In Windows 7, Microsoft has made further efforts to make the desktop more usable. There is a "peek" feature that makes all running applications temporarily transparent when you hover over the Show Desktop button. If you click the button the apps all minimize, so you can interact with the desktop, and if you click again they come back. Nice feature; but it cannot disguise the desktop’s inherent problems. Or should I say problem. The issue is that the desktop cannot easily be both the place where you launch applications, and the place where they run, simply because the running application makes the desktop partly or wholly inaccessible.
The Show Desktop button (sans Peek) is in XP and Vista too, and there is also the handy Desktop toolbar which makes desktop shortcuts into a Taskbar menu. All worthy efforts, which are workarounds for the fact that having shortcuts and gadgets behind your running applications is a silly idea. The desktop is generally useful only once per session – when you start up your PC.
In this respect, the computer desktop differs from real desktops. Cue jokes about desks so cluttered that you cannot see the surface. Fair enough, but on my real desktop I have a telephone, I have drawers, I have an in-tray and out-tray, I have pen and paper, and all of these things remain accessible even though I’m typing. The on-screen desktop is a faulty abstraction.
The inadequacy of the desktop is the reason that the notification area (incorrectly known as the system tray) get so abused by app developers – it’s the only place you can put something that you want always available and visible. In Windows 7 the taskbar is taking on more characteristics of the notification area, with icons that you can overlay with activity indicators like the IE8 download progress bar.
It’s true that if you don’t run applications full-screen, then you can move them around to get desktop stuff into view. I find this rarely works well, because I have more than one application visible, and behind one application is another one.
Why then do OS designers persist with the desktop idea? It’s possibly because it makes users feel more comfortable. I suspect it is a Skeuomorph (thanks to Phil Thane for the word) – “a derivative object which retains ornamental design cues to structure that was necessary in the original”. An example is that early electric kettles retained a squat shape with a large base, even though the logical shape for an electric kettle is a slim jug, enabling small quantities of water to cover the element. The reason for the squat shape was to spread the heat when boiling water on a stove. It took years before “jug” kettles caught on.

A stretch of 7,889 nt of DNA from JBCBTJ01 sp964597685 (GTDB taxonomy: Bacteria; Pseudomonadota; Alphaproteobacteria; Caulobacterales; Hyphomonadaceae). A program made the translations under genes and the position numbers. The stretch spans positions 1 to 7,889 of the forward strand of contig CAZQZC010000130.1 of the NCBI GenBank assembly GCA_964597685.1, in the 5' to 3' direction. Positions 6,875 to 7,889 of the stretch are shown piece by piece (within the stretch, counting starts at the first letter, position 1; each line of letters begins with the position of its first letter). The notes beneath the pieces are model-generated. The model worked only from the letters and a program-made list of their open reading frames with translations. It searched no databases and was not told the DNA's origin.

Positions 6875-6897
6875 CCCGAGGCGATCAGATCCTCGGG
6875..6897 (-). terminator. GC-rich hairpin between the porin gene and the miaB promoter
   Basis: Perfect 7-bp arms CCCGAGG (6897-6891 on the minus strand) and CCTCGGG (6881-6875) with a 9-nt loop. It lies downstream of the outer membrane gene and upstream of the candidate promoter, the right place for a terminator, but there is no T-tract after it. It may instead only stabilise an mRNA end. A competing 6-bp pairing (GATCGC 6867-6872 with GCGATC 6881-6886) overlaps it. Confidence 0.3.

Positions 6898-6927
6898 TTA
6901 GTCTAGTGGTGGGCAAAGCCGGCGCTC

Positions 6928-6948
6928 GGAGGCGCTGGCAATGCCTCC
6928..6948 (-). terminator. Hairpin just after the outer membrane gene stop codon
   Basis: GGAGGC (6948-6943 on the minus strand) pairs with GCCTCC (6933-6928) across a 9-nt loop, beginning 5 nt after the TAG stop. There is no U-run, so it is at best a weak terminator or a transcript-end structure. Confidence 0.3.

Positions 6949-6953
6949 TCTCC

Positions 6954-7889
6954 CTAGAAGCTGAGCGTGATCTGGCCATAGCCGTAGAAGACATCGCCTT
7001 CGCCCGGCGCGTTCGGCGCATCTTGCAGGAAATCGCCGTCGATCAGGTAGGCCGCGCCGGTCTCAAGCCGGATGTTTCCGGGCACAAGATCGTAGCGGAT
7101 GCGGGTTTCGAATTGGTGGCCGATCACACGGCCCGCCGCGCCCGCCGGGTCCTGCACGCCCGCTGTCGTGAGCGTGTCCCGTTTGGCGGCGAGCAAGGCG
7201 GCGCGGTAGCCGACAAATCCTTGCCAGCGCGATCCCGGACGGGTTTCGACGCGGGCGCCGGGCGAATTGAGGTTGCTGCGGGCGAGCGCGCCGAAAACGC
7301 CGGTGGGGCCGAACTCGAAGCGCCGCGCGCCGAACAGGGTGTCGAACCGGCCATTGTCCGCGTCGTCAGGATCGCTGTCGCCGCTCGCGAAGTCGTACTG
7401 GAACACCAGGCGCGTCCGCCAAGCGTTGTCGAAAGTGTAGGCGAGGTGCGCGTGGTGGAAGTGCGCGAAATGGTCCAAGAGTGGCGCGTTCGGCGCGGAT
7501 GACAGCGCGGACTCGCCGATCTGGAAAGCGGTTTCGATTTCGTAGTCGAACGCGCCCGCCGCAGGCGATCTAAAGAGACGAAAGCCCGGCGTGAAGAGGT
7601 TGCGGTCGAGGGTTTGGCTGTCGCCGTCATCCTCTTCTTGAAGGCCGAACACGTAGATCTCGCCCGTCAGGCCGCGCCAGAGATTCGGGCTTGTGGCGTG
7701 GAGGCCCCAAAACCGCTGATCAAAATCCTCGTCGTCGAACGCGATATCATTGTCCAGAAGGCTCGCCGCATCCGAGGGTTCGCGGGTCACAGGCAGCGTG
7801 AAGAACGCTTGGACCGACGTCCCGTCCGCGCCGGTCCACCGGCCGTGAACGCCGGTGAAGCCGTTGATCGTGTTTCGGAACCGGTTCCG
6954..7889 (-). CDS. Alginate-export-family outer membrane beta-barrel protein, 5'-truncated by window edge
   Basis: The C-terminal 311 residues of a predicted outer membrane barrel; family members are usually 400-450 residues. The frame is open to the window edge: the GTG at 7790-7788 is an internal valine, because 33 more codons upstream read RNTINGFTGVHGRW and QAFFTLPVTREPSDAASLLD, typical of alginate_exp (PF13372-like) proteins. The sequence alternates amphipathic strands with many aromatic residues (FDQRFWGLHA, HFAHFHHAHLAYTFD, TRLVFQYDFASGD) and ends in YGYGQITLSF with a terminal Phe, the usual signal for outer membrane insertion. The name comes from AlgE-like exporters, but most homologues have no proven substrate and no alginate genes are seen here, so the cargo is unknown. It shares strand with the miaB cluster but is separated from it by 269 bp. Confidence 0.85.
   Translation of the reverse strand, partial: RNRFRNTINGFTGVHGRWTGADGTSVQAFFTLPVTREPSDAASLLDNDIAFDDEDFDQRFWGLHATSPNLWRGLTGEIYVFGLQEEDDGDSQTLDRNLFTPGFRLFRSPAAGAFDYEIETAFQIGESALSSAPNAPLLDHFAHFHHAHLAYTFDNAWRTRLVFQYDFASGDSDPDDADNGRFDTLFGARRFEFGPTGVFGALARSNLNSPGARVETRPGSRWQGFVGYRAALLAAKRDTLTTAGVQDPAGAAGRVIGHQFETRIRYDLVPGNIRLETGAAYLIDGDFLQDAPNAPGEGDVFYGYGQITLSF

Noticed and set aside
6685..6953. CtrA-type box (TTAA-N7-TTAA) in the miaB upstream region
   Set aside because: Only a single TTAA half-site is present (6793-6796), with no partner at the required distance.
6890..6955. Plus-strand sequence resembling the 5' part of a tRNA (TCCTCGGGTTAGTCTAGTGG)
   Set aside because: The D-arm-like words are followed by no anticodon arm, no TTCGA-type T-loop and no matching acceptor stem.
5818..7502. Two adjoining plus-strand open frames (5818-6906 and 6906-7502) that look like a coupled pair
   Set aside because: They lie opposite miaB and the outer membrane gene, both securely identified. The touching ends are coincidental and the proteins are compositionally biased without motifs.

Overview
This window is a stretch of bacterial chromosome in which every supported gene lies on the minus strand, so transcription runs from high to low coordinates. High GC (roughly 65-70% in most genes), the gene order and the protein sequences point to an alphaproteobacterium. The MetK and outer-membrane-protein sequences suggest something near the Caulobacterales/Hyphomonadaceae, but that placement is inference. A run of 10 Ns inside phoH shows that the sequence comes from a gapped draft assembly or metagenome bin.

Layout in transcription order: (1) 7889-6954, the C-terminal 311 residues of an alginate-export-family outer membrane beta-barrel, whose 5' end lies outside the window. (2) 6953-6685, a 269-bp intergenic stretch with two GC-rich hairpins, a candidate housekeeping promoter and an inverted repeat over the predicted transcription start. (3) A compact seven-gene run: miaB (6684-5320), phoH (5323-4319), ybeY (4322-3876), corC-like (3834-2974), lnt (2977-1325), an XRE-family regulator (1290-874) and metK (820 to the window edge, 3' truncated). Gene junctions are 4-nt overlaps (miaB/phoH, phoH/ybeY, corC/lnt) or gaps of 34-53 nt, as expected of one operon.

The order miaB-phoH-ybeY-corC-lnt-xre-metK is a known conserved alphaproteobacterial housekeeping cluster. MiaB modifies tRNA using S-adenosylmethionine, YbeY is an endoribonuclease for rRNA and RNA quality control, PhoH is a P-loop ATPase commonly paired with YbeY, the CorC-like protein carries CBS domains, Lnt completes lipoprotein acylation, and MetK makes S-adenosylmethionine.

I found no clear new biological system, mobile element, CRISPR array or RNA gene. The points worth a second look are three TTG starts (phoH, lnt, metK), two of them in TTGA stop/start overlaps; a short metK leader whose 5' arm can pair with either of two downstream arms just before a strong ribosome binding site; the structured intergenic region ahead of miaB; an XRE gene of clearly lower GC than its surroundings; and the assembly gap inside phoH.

It is better to call the computer desktop a workspace, and to forget the idea of putting shortcuts and gadgets onto it. Which reminds me: why does Windows still not surface multiple desktops (or workspaces) as is common on Linux, and also implemented in Mac OS X Leopard as Spaces? Windows does have multiple desktops – you see one every time UAC kicks in with its permission dialog on Vista, or when using the Switch User feature – but they are not otheriwse available.
I’m also realising that sidebar gadgets were a missed opportunity in Vista. Microsoft made two big mistakes with the sidebar. The first was to have it stay in the background by default. Right-click the sidebar and check “Sidebar is always on top of other windows”. Then it makes sense; it behaves like the taskbar and stays visible. Not so good for users with small screens; but they could uncheck the box. I know; you don’t like losing the screen space. But what if the gadgets there were actually useful?
The other mistake was to release the sidebar with zero compelling gadgets. Users took a look, decided it was useless, and ignored or disabled it. That’s a shame, since it is a more suitable space for a lot of the stuff that ends up in the notification area. If Microsoft had put a few essentials there, like the recycle bin, volume control, and wi-fi signal strength meter; and if the Office team had installed stuff like quick access to Outlook inbox, calendar and alerts, then users would get the idea: this stays visible for a good reason.
In Windows 7, gadgets persist but the sidebar does not. Possibly a wrong decision, though apparently there is a hack to restore it. It’s not too late – Microsoft, how about an option to have the old sidebar behaviour back?
I’d also like a “concentrate” button. This would hide everything except the current application. Maximized applications would respond by filling the entire screen (no taskbar or sidebar), save for an “unconcentrate” button which would appear at bottom right. This would be like hanging “Do not disturb” outside your hotel room, and would suppress all but the highest priority notifications (like “your battery has seconds to live”).
My suggestion for Windows 8 and OS 11 – ditch the desktop, make it a workspace only. Implement multiple workspaces in Windows. And stop encouraging us to clutter our screens with desktop shortcuts which, in practice, are very little use.